As for Zaragoza, you’d think they would be too good to go down – only that’s exactly what everyone said two seasons ago when they did go down. Sacking coach Marcelino hasn’t helped and his successor, Jose Aurelio Gay, has picked up just two points from five games. A few more defeats and Zaragoza will be on their third coach. When they last went down, they had four, so there’s a lesson there somewhere if they wish to heed it.
At the other end of the table, there have been surprisingly successful starts to the season for two teams with contrasting styles: Athletic Bilbao in eighth and Getafe in seventh. However, the season’s real revelation are Mallorca. Hit by financial crisis, failed buyouts and public mud-slinging after selling their best players, most expected them to be fighting relegation. Instead, thanks largely to the psychological work of coach Gregorio Manzano, they have won nine out of nine at home and hold an incredible Champions League place, sitting in fourth.
Just ahead of them are Valencia, who have held onto their best players, pushed their economic crisis to the backs of their minds and claimed a position more in keeping with a squad led by second top scorer David Villa.
In sixth place are Sevilla, whose failure to break down defensive teams at home has been their unravelling. When they beat Real Madrid, many thought Sevilla would challenge for the title, but draws against Espanyol, Malaga and Valladolid, and defeats against Racing Santander and Getafe, have seen them pick up just 18 of 30 points at home and left coach Manolo Jimenez under real pressure.
Two sides that ought to be challenging for a Champions League place, haven’t – at least not yet.
Villarreal are recovering from a poor start, while Atletico Madrid lurch from crisis to crisis, with their second coach of the season, Quique Flores, already under pressure.
While much can change, the state of play at the end of the front 19, going into the second half of the season, does matter. Especially at the top. In 12 of the last 15 years, the winter champions have ended up league champions. Finishing the first half of the season top of the table is not meaningless – and finishing the first half of the season top of the table the way Barcelona did certainly is not.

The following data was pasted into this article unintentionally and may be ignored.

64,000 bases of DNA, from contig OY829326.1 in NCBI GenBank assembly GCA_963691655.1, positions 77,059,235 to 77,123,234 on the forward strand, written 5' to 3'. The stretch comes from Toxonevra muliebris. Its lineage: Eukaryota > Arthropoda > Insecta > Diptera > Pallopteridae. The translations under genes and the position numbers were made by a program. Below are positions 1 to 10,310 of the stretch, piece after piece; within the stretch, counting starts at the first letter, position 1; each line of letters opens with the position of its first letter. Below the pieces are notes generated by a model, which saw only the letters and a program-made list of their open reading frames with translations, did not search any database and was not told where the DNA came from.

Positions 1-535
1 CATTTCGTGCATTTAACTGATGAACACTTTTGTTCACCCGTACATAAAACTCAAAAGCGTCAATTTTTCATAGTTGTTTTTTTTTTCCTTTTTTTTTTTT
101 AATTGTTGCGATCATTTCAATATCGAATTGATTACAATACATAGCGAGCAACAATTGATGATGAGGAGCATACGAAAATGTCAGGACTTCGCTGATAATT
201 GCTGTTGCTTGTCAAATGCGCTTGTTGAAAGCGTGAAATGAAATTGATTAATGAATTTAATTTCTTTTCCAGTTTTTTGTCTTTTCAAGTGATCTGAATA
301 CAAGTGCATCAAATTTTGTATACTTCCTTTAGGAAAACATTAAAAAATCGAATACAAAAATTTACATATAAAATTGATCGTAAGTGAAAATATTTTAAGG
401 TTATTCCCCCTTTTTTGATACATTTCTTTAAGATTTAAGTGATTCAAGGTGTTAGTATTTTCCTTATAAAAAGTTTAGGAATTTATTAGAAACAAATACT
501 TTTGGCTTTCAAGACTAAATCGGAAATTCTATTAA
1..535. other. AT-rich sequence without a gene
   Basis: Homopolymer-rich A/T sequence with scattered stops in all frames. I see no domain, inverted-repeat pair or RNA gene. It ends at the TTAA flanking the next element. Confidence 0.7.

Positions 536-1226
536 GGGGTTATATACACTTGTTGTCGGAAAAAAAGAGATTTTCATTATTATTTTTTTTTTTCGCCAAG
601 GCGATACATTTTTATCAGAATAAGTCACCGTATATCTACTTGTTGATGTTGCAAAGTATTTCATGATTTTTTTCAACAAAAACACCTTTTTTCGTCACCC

Guardiola’s side sit five points clear of Real Madrid and, with 15 wins and four draws in their first 19 games, they are unbeaten – only the fifth side in history to achieve that feat. Athletic Bilbao did it in 1931-32, Espanyol in 1932-33 and Real Madrid in 1966-67, but those were only 10-team leagues. Since then, only Real Madrid have done it (in 1966-67, 1988-89, and 1996-97), while Real Sociedad finished the first half of 2002-03 unbeaten – only to lose the league to Real Madrid on the final day of the season.
The talk had been of a Barcelona side that sparkled less and some even dared to predict the end of an era. But even though they have picked up a point fewer than at this stage than last season, and scored 10 goals less, there’s a seriousness that brokers few arguments: Barca have conceded fewer goals and maintained possession brilliantly, completing almost 2,000 passes more than Madrid.
Above all, though, there is one hugely telling statistic: not only have Barcelona gone through half of the season unbeaten, they have not been behind for a single minute.
It is a measure of Barca’s excellence that Madrid, on 44, have enough points to have been top in eight of the last 12 campaigns. Madrid may have improved – scoring three more and conceded 13 fewer than last term – but catching Barcelona will be hard.